This is an issue that has been simmering in EU law since 2009 and the Infopaq case (Curia 2009) (CN 2009). It has also hit the English and Australian courts, albeit with differing results (Munsie 2011).

For a related Wikipedia problem, see El emigrante (short story) and Ella sigue de viaje, and consequent discussions at User talk:Uncle G#Did you forget anything? and User talk:Moonriddengirl/Archive 48#El emigrante. The French Wikipedia, at fr:L'Émigrant (micronouvelle), still has the entire work in its article, as do the Spanish and Catalan Wikipedias. Uncle G (talk) 12:59, 31 August 2012 (UTC)

Observing copyright on four-word phrases is a surrealistically absurd notion. Are you seriously going to strip out coverage of every witticism, every joke, every ad slogan, every tweet, every historical dramatic statement in which newsworthy events is first disclosed, in the name of an infinitely gameable definition of "work"? And even that, I should note, as absurd and intolerable as it would be, is less of an intrusion than banning any extraction of data from a story. The unworkability of such laws is revealed in that "private citizens" can't be subjected to them; the result is that only certain large enterprises are singled out for such extortion. So you could sensibly review and discuss a story like this on your blog, on a chat forum, but collecting it into an encyclopedia and doing so with a more serious intent would be forbidden. Which is a most absurd program of development for anyone to propose. Wnt (talk) 15:06, 31 August 2012 (UTC)
  • I'm surprised there's been so little comment on this, given that from what I've seen here and at ancillary copyright, the idea really would pretty much out and out prohibit Wikipedia. What is particularly ironic about the legislation is that it goes half-way toward what could be done when legislatures recognize that copyright doesn't work - it sets up a "clearinghouse" to fund production of news articles, which if it were to be implemented fairly, might come to resemble NIH extramural funding or some other such program for research support. Unfortunately, this disbursement is not run from some 0.001% increase on income tax (which would be only fair - in the example of the banker acting on news headlines he's read about the steel industry, his profit depends on how much money he has to invest). Instead it is tied to some Orwellian registration and taxation of sites which discuss the news. Wnt (talk) 15:01, 1 September 2012 (UTC)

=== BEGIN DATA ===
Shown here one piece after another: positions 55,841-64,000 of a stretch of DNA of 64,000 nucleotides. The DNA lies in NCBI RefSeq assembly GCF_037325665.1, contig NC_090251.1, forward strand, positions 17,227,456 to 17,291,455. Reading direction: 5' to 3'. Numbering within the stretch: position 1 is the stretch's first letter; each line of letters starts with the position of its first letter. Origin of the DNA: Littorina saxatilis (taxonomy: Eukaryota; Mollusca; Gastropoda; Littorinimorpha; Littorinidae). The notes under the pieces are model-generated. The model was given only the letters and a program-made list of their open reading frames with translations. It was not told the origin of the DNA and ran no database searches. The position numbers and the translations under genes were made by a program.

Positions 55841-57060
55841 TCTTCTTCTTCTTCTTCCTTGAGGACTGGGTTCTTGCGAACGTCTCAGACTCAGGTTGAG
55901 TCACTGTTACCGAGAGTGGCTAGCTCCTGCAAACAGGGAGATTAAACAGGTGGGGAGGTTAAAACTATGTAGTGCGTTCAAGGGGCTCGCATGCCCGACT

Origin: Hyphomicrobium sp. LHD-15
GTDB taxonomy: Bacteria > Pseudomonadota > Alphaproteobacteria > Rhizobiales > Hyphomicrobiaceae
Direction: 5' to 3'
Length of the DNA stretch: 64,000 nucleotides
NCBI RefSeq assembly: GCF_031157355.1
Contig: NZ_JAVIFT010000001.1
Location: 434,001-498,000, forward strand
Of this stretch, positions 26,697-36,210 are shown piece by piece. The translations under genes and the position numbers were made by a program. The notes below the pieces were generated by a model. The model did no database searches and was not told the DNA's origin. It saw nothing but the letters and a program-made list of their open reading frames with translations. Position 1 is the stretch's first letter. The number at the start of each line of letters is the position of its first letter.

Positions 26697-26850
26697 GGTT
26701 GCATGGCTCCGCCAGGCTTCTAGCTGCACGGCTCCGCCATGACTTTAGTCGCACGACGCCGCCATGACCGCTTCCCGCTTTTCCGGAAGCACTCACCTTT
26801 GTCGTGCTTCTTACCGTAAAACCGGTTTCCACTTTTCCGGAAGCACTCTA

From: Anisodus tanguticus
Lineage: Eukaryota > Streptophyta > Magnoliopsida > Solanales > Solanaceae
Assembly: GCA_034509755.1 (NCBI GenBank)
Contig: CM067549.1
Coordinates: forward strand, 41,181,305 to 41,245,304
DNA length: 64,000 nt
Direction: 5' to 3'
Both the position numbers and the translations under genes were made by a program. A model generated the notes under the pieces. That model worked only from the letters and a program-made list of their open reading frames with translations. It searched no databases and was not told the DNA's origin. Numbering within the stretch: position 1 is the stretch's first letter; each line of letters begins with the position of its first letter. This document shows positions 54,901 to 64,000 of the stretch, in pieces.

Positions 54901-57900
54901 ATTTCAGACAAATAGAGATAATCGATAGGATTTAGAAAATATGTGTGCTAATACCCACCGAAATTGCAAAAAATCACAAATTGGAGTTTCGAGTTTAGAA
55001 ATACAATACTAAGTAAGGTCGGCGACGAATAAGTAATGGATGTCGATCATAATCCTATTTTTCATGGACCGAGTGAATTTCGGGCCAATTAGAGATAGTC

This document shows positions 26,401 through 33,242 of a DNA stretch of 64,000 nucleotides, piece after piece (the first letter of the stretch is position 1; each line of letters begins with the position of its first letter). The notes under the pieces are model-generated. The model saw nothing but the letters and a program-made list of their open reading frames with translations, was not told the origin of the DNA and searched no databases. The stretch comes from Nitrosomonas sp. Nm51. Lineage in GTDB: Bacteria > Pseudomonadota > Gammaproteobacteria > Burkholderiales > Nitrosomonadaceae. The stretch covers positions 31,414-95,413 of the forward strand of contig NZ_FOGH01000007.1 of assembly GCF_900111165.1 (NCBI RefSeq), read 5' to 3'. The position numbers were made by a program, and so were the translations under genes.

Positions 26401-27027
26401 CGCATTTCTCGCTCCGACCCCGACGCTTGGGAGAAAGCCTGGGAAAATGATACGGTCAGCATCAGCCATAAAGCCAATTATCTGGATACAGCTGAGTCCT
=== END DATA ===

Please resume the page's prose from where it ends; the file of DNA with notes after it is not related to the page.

////// Here is a summary of the present situation.
(1) Speakers make statements, and are sometimes paid for them by their supporters or listeners.
(2) News outlets quote some of those statements, and are paid by their advertisers.
(3) Websites compile links to news items, and are paid by their advertisers.
(4) Speakers are not paid by news outlets that quote them.
(5) News outlets are not paid by websites that direct Internet users to their reports.
(6) Google is not paid by speakers who describe its search results.
Wavelength (talk) 00:02, 2 September 2012 (UTC)
Here is an exercise that editors can try.